Wednesday, August 2, 2017

Ignaz Moscheles - Etudes (Piers Lane)


Information

Composer: Ignaz Moscheles
  • (01-16) 12 Nouvelles grands études caractéristiques, Op. 95
  • (17-18) 2 Études, Op. 98
  • (19-20) 2 Études, Op. 105
  • (21-24) 4 Grandes études de concert, Op. 111
  • (25) Grande études de concert, Op. 126

Piers Lane, piano
Date: 2003
Label: Hyperion
http://www.hyperion-records.co.uk/dc.asp?dc=D_CDH55387

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Review

That old dour image of Moscheles is dispelled by these graceful, fluent and engagingly affectionate performances

Here is a fine, enterprising recital to delight and above all surprise those accustomed to Harold Schonberg’s image of Moscheles as a crusty conservative, one who ‘practised the piano and watched the world go by’. Admired by Beethoven, Schumann and Mendelssohn, his Etudes, while hardly as original as the greatest examples of the genre, are sufficiently alive with interest to merit the warmest praise from Mendelssohn, though even his proverbial fluency was thwarted by their intricacies. 

Moscheles himself was aware of the advance from his early Op 70 Studies, of throwing down the gauntlet to ‘Thalberg, Liszt and all such players who will find their work cut out’. The Op 95 set, in particular, offers kaleidoscopic challenges enlivened by picturesque titles. In ‘Wrath’ a conventional idea is transformed into a series of fist-shaking gestures, and ‘Juno’ is clearly a formidable lady who bestrides the stage Allegro maestoso, very much in the style of Shakespeare’s goddess (‘Great Juno comes. I know her by her gait’). Mendelssohn must have been touched by ‘A Children’s Tale,’ a tribute to his own charm, and ‘Bacchanale’ and the Allegresse from Op 111 suggest how Moscheles sometimes longed to break into Alkanesque oddity or outrage. In ‘Affection’ the harmonic undertow is enterprising, while ‘Carnival Scenes’ recalls Schumann’s love of dotted rhythms.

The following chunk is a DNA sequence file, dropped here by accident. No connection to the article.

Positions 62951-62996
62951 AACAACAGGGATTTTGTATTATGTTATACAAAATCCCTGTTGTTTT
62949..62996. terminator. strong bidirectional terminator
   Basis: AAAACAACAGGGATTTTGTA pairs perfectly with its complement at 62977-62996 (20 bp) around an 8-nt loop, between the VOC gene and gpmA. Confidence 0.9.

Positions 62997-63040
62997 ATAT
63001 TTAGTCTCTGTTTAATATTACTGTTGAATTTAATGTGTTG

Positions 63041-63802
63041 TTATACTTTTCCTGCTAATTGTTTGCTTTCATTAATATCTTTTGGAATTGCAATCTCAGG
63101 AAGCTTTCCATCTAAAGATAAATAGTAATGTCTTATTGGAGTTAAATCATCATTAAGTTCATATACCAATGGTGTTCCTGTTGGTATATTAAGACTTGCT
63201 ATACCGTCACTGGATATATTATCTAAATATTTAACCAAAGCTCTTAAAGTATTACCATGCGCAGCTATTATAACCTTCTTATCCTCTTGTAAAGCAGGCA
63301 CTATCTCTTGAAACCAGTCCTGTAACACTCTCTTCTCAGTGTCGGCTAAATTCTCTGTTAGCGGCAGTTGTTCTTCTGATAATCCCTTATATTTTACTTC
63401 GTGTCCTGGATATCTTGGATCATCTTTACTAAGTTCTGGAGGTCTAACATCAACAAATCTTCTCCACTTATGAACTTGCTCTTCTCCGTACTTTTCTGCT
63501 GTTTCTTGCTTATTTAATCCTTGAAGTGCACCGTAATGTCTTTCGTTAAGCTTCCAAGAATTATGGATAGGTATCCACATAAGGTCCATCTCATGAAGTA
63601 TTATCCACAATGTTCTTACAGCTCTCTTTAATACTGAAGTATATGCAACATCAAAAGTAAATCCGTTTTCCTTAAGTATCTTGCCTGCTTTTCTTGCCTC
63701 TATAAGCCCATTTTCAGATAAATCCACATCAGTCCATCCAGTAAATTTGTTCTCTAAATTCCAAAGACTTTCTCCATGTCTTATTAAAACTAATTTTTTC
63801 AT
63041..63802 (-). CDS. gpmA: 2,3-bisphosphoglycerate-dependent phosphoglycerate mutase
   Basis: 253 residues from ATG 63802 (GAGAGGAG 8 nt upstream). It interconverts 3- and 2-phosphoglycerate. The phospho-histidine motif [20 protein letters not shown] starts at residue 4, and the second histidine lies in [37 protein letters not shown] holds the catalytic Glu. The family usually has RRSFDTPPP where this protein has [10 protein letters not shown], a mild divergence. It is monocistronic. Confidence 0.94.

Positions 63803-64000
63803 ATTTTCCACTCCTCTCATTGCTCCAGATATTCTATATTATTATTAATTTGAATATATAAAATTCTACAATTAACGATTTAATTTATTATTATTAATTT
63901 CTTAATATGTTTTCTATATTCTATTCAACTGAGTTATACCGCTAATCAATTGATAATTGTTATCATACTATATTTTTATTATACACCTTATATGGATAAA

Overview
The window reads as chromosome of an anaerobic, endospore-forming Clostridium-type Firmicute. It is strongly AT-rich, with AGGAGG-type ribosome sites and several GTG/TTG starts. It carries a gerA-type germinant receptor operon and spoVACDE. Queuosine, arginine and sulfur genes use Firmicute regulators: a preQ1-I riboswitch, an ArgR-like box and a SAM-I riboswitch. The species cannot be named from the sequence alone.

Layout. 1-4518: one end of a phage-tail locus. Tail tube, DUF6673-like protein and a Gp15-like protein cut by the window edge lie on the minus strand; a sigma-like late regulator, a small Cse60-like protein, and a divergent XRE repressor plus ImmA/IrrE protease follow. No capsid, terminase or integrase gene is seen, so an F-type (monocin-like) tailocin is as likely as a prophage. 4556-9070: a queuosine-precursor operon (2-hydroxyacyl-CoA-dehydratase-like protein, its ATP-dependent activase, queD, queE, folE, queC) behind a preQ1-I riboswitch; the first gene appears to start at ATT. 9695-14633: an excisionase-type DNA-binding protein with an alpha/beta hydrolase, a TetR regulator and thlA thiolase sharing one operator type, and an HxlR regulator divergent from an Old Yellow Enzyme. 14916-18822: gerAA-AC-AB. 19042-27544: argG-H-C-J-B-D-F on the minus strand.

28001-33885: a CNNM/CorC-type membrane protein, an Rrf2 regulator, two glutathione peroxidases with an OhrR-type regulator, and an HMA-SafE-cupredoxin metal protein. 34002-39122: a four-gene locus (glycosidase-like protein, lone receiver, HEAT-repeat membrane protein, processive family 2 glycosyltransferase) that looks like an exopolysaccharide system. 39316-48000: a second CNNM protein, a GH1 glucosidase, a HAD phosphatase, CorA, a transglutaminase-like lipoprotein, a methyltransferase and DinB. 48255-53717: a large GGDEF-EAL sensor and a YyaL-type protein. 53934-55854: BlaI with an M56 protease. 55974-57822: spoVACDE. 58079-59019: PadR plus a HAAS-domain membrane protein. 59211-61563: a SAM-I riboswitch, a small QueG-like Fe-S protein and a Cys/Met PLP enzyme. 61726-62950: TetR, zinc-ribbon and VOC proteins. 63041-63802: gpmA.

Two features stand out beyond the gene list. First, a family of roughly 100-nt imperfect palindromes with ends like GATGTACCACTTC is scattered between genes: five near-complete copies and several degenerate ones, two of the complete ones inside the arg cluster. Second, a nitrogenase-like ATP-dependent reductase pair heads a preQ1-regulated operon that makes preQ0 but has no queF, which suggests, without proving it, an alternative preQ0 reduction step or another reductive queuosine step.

For hard-working Piers Lane, who has already recorded Etudes by Scriabin and Saint-Saëns, this demanding undertaking was clearly a labour of love and all his performances are of an enviable grace, fluency and affection. The outstanding notes are by Henry Roche, the composer’s great-great-grandson, and Hyperion’s sound and presentation (including a reproduction of ‘Moscheles’ London drawing-room’, a painting attributed to Mendelssohn) are superb.

-- Bryce Morrison, Gramophone

More reviews:
http://www.classical.net/~music/recs/reviews/h/hyp67394a.php
http://www.amazon.com/Moscheles-Complete-Concert-Piers-Lane/dp/B005145WXU

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Ignaz Moscheles (23 May 1794 – 10 March 1870) was a Bohemian composer and piano virtuoso. His career in his early years was based initially in London, and later at Leipzig, where he joined his friend and sometime pupil Felix Mendelssohn as Professor of Piano at the Conservatoire. Among his 142 opus numbers, Moscheles wrote an overture, a ballet, a symphony and eight piano concertos. Moscheles also left several chamber works and a large number of works for piano solo, including sonatas and the études that continued to be studied by advanced students even as Moscheles's music fell into eclipse.
https://en.wikipedia.org/wiki/Ignaz_Moscheles

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Piers Lane (born 8 January 1958) is an Australian classical pianist. He graduated with a Medal of Excellence from the Queensland Conservatorium of Music, where his teacher was Nancy Weir. His performance career has taken him to more than 40 countries. His concerto repertoire exceeds 75 works. Lane has an extensive discography on the Hyperion label and has also recorded for EMI, Decca, BMG, Lyrita and Unicorn-Kanchana. Lane is a well-known voice on BBC Radio 3, having written and presented more than 100 programs, including a 54-part series called The Piano.
http://en.wikipedia.org/wiki/Piers_Lane

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    booklet
    http://www.hyperion-records.co.uk/notes/55387-B.pdf

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